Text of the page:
In addition to my book reviews, another new thing I’m going to do on this blog are Throwback Thursdays. The last Thursday of each month will be dedicated to a trip I took before this blog began in 2015. First up: Northern California.
The summer of 2011 was pretty horrendous for me. I was between my junior and senior years at UW-Madison and since I had a campus job and apartment, I decided to try to make my senior year more enjoyable by taking a summer class. But not just any summer class; five-credit, hate your life, want to cry, second semester physics.
I spent 12 weeks not even remotely understanding what was going on. I wasn’t awful at physics, but there were two different physics tracks, the one for engineers and the one for biological sciences. I took the first semester in the spring of 2011 in the biological sciences track. In the summer session, the only one that was offered was for engineers. My major didn’t care how I got two semesters worth of physics in before graduating, so I figured jumping tracks would be fine.
There were only two things keeping me going that summer. My two friends who took pity on me and taught me enough to scrape by with a passing grade, and the fact that the day after my final exam, I was leaving with my family for a week in Northern California. This also happened to be the year when Train’s “Save Me San Francisco” dominated the radio. It became my anthem.
After flying in to San Francisco, our first stop was Yosemite National Park. I’m a photography nerd, so giddy doesn’t even begin to describe my excitement for retracing the great Ansel Adams’ steps through Yosemite. Even if you don’t know his name, there’s a good chance you know his photos. Adams was a pioneer in photography, and is particularly known for developing the Zone System with Fred Archer, The Zone System is a systematic method for photographers to precisely define the relationship between the way they visualize the photographic subject and the final results. Basically, it’s how you achieve true-to-color photographs.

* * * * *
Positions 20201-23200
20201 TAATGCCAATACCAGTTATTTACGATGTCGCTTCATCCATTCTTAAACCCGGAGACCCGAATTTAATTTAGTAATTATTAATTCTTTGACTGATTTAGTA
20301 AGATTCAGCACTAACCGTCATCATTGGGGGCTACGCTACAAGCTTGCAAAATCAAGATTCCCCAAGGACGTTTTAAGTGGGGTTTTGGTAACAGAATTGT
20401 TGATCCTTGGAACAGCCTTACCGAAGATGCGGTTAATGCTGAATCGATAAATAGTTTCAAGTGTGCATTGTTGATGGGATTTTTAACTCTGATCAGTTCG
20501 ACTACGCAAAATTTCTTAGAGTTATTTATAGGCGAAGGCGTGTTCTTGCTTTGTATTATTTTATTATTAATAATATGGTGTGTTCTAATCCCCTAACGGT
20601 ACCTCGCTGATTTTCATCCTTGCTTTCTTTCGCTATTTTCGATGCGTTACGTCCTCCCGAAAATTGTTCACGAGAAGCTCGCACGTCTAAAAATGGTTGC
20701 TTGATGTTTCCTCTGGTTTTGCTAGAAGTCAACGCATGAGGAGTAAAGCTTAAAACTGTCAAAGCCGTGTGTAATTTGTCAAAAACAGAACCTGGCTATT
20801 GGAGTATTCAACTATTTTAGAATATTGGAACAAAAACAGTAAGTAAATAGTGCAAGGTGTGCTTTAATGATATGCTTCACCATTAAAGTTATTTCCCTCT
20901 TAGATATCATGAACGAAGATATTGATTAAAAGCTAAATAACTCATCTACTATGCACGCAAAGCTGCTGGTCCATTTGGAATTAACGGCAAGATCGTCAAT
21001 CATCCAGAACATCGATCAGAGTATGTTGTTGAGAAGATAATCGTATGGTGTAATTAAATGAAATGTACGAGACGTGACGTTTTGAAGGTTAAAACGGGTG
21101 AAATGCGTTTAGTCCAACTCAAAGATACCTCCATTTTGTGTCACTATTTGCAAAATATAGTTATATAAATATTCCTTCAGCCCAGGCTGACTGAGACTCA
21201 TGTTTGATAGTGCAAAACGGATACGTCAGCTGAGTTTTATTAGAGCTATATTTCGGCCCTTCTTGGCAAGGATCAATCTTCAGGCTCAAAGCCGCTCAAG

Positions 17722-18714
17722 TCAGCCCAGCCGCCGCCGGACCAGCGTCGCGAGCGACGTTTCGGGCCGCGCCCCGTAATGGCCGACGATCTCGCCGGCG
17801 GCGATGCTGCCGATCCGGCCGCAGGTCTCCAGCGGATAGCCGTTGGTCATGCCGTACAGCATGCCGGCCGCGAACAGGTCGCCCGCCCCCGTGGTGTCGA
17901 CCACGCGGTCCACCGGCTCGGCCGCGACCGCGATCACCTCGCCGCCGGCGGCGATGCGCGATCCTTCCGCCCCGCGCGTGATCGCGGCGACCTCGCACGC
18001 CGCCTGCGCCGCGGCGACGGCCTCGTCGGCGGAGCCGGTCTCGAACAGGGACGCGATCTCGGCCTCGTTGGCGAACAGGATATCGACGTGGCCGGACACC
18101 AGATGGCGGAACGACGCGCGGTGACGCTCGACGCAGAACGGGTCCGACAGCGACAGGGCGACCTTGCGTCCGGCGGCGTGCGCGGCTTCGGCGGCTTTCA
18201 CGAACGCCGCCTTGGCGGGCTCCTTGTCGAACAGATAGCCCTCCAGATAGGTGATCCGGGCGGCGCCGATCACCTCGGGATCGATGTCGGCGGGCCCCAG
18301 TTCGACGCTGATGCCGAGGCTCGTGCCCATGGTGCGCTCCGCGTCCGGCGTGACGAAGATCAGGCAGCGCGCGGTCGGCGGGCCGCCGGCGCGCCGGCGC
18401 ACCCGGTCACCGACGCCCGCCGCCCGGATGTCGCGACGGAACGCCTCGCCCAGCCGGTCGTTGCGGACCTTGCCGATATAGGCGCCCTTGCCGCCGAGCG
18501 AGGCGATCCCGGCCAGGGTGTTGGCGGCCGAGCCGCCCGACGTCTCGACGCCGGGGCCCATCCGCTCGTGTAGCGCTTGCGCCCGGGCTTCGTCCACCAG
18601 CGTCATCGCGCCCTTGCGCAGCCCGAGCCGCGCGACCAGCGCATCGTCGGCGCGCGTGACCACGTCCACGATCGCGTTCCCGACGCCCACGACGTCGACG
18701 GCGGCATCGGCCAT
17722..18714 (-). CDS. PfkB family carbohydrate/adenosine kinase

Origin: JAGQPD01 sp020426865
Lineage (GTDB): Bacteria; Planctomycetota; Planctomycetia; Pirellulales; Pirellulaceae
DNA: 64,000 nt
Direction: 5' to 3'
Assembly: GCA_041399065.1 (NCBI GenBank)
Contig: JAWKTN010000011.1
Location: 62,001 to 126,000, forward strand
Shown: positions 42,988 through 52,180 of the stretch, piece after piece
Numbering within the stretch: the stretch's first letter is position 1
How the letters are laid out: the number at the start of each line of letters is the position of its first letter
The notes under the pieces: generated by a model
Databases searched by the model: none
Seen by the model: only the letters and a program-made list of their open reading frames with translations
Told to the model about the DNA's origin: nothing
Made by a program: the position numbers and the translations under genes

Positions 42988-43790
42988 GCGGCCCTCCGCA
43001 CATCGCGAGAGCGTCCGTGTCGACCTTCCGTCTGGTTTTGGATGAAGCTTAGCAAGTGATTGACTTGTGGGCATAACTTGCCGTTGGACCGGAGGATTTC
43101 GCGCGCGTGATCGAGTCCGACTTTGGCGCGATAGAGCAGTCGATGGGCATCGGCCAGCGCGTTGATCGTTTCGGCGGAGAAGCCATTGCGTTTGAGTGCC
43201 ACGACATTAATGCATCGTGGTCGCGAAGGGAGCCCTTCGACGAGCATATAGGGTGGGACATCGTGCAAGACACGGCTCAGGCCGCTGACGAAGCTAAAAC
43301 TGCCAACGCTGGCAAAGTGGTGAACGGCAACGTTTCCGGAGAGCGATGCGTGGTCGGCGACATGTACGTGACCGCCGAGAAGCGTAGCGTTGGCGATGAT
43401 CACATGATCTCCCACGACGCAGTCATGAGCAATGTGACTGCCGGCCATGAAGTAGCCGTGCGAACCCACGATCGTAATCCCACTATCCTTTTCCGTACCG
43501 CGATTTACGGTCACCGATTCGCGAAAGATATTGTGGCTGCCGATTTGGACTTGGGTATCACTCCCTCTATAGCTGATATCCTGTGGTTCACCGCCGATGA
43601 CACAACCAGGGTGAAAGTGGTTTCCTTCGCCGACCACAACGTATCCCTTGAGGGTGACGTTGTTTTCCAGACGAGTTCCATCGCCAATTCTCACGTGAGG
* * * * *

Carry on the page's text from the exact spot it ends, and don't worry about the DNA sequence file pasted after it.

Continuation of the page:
Yosemite was Adams’ favorite canvas for good reason. Situated just west of the Sierra Nevada, Yosemite is known for its stunning granite cliffs, waterfalls, clear streams, giant sequoia groves, lakes, mountains, glaciers, and biological diversity. We spent quite a bit of time driving around admiring the beautiful views, and even hiked alongside one of the park’s many waterfalls.
From Yosemite, we returned to the Bay area via Napa Valley. This was my first real experience in wine tourism. We went to V. Sattui Winery at the recommendation of one of my Dad’s coworkers. Since my dad doesn’t drink much and my brother was only 18, my mom and I split a tasting and I learned how very uneducated I was when it came to wine.
At the ripe young age of 21, if you had asked me what my favorite wine was I would have confidently told you “white Zinfandel!”, which is exactly what I said to the guy at the cellar door that day in Napa. I don’t know if the man took pity on me, or if he saw an opportunity to teach this naive child a lesson, but he proceeded to give me a crash course on California wine, including what REAL Zinfandel is. Instead of the dry to sweet, pink-colored rosé I was used to, I was served a robust, deep, red wine. I was shocked. I was not a fan. But I did enjoy our lazy lunch at the winery, and vowed to never touch “fake Zinfandel” ever again.
After Napa we spent our last few days in San Francisco it’self. One thing I remember quite clearly was the very strange weather. I’d never experienced such a cold August in my life. The famous mist from the San Francisco Bay hung over the city sending temperatures down into the 50’s, a stark contrast to Wisconsin’s 80-90 degree days of August.
We did many of the touristy things during our stay in San Francisco. We went to China Town, we drove down Lombard Street – the famous eight hairpin turn road, we walked along the Golden Gate Bridge – which was terrifying. We ate a bunch of delicious seafood, and I dipped my toes into the Pacific Ocean for the first time.
Somewhere along the way we spent an afternoon at the Muir Woods National Monument to visit the famous old growth redwoods. I have never in my life seen trees as large as these. The air was most and cool thanks to the dense canopy of these ancient giants.
Won’t you save me San Francisco.